Team Russia kicked off plane

CHEEKTOWAGA, N.Y. -- Russia's gold-medal celebration went into overtime. And that prevented the jubilant participants from boarding their flight Thursday morning, a day after they won the world junior hockey championship.

About 30 members of the Russian contingent were asked to get off a Delta Air Lines flight from Buffalo to Atlanta after boarding for takeoff early Thursday morning, an airport spokesman said.

After players and managers spent the day at the Days Hotel across the street -- where a front desk clerk said they were "sleeping it off" -- a team spokesman said the group would fly out in two groups Friday.

A tired-looking Mikhail Zislis, the team's media officer, was getting little rest, though.

"I cannot sleep because everybody in Russia is calling me asking me what's going on," Zislis said inside the hotel lobby.

Later, he refuted Delta's claim the group was unruly and accused the crew of overreacting, even after being assured by coach Valeri Bragin that he'd keep his players under control.

"I don't think it was fair," Zislis said. "They didn't want to listen to us."

The delay means the group will be flying home on Russia's Christmas.

The group had arrived at Buffalo Niagara International Airport in time for a 6:10 a.m. ET flight to Atlanta, but was turned back by the flight crew.

"To ensure the safe operation of the flight, the crew of Flight 1266 denied boarding to 30 passengers who were traveling together and displaying unruly behavior," Delta spokeswoman Susan Chana Elliott said. "The passengers are being rebooked on a future flight."

Zislis said team members, all under 20 years old, celebrated their win with champagne, but nothing stronger, in the locker room.

Canadian Press video shows elated players whooping it up later at a hotel bar.

"They were definitely intoxicated, that's for sure," bus driver Curtis Hall, who drove the Russians from the Adam's Mark hotel to the airport, told The Buffalo News. "They were so drunk they had to carry a couple of the guys onto the bus."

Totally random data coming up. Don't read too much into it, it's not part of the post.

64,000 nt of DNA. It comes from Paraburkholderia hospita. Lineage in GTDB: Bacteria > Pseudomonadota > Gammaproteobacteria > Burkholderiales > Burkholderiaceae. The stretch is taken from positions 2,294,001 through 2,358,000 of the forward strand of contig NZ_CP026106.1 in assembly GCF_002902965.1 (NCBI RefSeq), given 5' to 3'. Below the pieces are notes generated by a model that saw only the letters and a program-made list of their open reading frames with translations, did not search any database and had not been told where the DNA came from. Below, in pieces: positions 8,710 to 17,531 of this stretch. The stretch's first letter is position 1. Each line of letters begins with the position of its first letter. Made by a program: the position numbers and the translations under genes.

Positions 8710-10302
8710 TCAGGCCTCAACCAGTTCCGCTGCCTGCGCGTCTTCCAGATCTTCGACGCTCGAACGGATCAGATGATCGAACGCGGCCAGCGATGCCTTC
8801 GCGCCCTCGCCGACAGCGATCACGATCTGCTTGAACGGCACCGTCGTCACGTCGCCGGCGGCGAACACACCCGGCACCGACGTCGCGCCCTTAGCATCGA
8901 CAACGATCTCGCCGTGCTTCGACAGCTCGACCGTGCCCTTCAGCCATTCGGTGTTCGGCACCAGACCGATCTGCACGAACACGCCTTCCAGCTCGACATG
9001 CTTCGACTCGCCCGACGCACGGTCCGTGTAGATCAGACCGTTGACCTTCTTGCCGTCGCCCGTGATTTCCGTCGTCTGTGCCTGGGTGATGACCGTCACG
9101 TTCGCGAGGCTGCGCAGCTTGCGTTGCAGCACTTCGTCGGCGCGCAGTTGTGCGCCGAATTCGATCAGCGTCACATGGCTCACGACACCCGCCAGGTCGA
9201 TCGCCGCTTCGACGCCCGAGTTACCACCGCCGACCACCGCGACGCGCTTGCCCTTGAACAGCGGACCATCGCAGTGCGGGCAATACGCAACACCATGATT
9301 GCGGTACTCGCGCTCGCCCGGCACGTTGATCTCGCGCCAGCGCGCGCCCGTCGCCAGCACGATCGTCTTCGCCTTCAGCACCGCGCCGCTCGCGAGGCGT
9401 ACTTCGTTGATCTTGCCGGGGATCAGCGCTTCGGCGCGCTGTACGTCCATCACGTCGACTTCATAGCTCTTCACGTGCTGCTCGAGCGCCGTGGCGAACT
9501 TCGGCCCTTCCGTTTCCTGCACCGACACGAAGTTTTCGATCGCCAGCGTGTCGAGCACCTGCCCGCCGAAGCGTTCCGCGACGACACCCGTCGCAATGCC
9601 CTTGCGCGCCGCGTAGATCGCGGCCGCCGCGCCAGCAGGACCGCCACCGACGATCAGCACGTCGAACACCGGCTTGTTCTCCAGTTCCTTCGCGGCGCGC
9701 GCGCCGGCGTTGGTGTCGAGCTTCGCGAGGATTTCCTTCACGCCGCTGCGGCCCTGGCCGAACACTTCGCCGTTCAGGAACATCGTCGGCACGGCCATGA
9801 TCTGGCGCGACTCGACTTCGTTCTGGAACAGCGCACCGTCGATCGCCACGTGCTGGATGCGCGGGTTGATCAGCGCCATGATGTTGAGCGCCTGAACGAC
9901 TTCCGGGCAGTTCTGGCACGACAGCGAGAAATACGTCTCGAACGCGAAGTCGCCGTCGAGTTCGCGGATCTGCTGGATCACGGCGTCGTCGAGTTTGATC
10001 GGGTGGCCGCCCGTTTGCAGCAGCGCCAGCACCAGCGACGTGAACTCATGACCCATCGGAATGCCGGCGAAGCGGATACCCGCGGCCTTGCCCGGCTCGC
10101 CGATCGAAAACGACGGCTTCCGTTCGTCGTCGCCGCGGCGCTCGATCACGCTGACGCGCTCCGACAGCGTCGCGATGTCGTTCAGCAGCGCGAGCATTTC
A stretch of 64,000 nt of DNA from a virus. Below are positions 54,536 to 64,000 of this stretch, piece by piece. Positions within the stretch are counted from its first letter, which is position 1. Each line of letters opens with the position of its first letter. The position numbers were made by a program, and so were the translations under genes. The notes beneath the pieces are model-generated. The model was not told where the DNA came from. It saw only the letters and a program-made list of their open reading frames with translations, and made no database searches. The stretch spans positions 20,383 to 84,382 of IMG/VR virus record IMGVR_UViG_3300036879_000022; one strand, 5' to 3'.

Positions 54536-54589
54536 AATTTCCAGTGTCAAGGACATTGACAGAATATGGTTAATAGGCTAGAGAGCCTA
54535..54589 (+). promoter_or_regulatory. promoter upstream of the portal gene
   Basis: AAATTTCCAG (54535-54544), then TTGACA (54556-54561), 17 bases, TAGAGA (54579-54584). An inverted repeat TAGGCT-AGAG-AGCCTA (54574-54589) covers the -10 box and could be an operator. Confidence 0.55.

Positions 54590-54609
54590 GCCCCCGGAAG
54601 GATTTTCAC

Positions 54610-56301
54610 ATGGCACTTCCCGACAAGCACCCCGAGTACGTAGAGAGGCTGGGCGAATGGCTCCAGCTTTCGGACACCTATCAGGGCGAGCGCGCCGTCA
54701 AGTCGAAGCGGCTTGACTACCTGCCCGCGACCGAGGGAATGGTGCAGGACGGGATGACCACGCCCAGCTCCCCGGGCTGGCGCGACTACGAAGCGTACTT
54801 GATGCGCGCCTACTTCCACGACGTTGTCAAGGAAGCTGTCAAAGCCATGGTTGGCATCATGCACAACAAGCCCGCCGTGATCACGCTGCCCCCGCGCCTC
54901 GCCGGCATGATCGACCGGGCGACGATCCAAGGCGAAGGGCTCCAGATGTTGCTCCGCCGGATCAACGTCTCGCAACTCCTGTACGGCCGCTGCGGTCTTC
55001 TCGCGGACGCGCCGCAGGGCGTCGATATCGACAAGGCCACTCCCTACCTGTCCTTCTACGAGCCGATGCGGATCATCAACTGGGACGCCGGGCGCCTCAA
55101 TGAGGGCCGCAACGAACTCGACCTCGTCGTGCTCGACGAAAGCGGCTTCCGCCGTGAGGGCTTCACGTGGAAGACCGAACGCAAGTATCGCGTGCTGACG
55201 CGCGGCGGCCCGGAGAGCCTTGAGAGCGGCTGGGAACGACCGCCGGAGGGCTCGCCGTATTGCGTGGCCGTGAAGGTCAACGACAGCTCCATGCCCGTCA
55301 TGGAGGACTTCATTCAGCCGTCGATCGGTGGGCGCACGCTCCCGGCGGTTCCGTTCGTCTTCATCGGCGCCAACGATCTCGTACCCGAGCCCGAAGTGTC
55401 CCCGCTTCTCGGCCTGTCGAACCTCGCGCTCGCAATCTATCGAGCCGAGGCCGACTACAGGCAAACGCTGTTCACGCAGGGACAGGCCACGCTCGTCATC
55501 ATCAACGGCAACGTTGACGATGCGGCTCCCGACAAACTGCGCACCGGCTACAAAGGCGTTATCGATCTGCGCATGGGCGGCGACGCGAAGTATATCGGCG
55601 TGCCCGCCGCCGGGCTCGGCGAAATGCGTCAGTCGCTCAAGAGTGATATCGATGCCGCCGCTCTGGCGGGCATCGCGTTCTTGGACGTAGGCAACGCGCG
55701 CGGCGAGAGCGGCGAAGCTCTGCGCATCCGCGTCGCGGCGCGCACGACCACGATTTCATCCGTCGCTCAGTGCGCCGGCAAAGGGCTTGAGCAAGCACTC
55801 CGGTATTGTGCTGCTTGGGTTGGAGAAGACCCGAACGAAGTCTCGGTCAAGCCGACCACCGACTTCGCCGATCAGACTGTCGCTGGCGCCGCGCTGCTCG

Hall described Russian players honking the bus horn en route to the airport after boarding about 3 a.m. and having to wait around because one player had trouble exiting the bus.

"I was glad to get rid of them," he said.

Coach Valeri Bragin appeared in the hotel lobby about 1:30 p.m. ET and signed an autograph for a fan at the front desk.

"I don't know what happened," he said when asked about the scene at the airport.

He would not say whether players had been drinking.

Russia overcame a three-goal deficit in the third period to stun Canada 5-3 in the gold-medal game Wednesday night. It was the country's first gold medal since 2003.

An hour and a half after the upset win, several Russian coaches and trainers went on the ice -- one holding a bottle of Crown Royal Canadian whiskey and others sipping from paper cups -- to pose for pictures in front of the scoreboard that had been lowered to ice level after the game.

The players, all 20 years old or younger, already had left the ice.

Airport spokesman C. Douglas Hartmayer said that after leaving the flight, the group headed to the baggage terminal to collect its belongings, which were taken off the plane.

Tournament officials had no immediate comment.

The Russians enjoyed a wild on-ice celebration once the final horn sounded, players throwing their gloves and sticks in the air as they jumped off the bench to mob goalie Igor Bobkov.

The celebration eventually spilled over into the media interview area, where team captain Vladimir Tarasenko and teammate Yevgeni Kuznetsov hugged and chanted, "We're champions! We're champions."

The Russians proved to be the comeback kids during the 11-day tournament. They reached the final by overcoming third-period deficits to win their previous two games.

They weren't counted among the favorites in a tournament that featured Canada and defending champion United States. Russia also was coming off an embarrassing sixth-place finish last year.